There is a popular definition: “Insanity: doing the same things over and over again while expecting different results.” The line is often misattributed to both Benjamin Franklin and Albert Einstein, but seems to have its origins in American football. Wherever it in fact comes from, it seems particularly apposite when applied to the ANC government, and never more so than at the Opening of Parliament when the President delivers his State of the Nation Address.
We don’t have to listen to the speech as it is delivered – the contents are all too familiar. There will the usual laundry list of half-hearted achievements, followed by rather vague promises related to future performance. Current problems like Eskom’s catastrophic decline and the impact of load-shedding on the the economy will be glossed over. Deep structural defects like healthcare, education and unemployment will simply be ignored.
Just like last year. And the year before that. And so on.
All of this stems from the fact that this is a government that almost since its birth in 1994 has done the same things over and over again, while telling the electorate that “This time it will be different!”
At the very centre of this process has been the appointment of an endless succession of party hacks – cadres – to the boards and executive suites of key institutions and enterprises. With the notable exceptions of SARS under Pravin Gordhan, and the Reserve Bank under Tito Mboweni and Gill Marcus, it’s hard to think of a single major organisation connected to the state that has prospered.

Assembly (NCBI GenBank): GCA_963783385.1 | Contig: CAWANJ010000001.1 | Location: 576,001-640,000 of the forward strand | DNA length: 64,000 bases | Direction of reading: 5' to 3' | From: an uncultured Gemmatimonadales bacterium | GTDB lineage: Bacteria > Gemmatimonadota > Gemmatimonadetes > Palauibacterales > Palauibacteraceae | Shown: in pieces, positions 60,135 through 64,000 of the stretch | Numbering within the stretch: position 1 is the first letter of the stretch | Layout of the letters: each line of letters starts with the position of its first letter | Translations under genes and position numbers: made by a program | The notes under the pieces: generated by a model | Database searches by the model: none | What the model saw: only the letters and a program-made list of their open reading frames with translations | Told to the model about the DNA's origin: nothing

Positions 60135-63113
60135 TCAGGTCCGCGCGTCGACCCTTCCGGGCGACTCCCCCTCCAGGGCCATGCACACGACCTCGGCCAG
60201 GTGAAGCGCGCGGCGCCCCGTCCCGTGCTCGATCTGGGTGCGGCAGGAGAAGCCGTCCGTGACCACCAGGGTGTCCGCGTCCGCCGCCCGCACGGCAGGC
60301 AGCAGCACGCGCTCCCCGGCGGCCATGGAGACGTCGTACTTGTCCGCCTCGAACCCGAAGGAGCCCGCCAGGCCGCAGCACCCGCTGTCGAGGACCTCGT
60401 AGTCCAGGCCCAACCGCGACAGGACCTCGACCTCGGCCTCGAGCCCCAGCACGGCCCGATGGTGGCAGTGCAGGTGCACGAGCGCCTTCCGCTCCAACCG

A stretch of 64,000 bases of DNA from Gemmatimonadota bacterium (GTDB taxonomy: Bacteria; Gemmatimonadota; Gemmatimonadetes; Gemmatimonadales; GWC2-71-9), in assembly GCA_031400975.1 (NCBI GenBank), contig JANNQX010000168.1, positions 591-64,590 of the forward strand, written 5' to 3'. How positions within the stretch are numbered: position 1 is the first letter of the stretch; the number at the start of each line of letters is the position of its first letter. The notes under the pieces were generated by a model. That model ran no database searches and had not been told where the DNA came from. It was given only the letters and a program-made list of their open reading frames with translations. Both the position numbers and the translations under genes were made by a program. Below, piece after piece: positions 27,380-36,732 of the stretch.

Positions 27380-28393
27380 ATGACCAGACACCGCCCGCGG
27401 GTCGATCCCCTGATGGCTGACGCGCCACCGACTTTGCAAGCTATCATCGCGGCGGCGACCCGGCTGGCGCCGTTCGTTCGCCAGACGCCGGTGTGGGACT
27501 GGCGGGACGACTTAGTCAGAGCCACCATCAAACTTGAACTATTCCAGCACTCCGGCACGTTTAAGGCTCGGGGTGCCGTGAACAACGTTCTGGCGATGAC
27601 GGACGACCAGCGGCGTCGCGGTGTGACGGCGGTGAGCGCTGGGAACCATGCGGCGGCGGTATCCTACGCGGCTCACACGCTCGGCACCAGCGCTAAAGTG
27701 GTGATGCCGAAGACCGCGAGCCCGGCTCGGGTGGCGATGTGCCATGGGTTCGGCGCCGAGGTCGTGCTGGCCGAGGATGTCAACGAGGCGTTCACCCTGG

Eskom’s troubles have been publicly so well rehearsed in recent times as to warrant no further comment. But let’s not forget the SABC, which has lurched into a decline that makes the entity when controlled by the vicious propagandists of the National Party look good. SAA continues to operate inefficiently and provide sheltered employment for any number of incompetent and grossly overpaid staff, as well as draining public resources. Transnet, first under Maria Ramos and now Brian Molefe, stagnates: the country’s rail capacity is under-utilised, while our ports are shockingly expensive and slow by world standards. Government department after government department slide deeper into policy contradiction and woeful execution; the key metric is not what has been achieved during the year, but whether or not they have managed to acquire a clean audit.
Lift the lid on almost any one of these and the picture is the same: an inept board of directors, usually riven by in-fighting; a CEO more often than not at loggerheads with the Chairman, both of whom devote all their energies to the politics of keeping their jobs; a host of very senior officials suspended on vague charges and at home on full pay. Their organisations are paralysed by fear and inactivity as a result.
Yet rather than change the model, this is a government that insists on repeating exactly the same process. A Board will be swept out here, a CEO fired there, and both will be replaced by another set of dismal no-hopers whose only qualifications are an ANC membership card.
But this time, it will be different, won’t it?
We know the answer to that question, of course. But what truly alarms me is that the failure of the ANC to change course and to alter its practices is so blatant, so wilful and so destructive that it almost has to be deliberate.
Let’s use Eskom as an example for a moment. There was a very clear warning issued to government in 1998 that South Africa would run out of electricity by 2007. It paid no attention. Since load-shedding first struck hard in 2008, it has done nothing. As the 2014-2015 crisis intensifies, it still does nothing. Oh, except replace the CEO, as usual. No action to find alternative sources of power, no freeing up of independent power supply, no emergency decrees to ensure Medupi and Kusile are completed in the shortest possible time. Nothing, as usual.
This has to be deliberate, right?
Mind you – perhaps it’s not the government that’s insane? Perhaps it’s us, the electorate?That’s because we also keep doing the same thing over and over again and expecting a different result.
We keep electing them.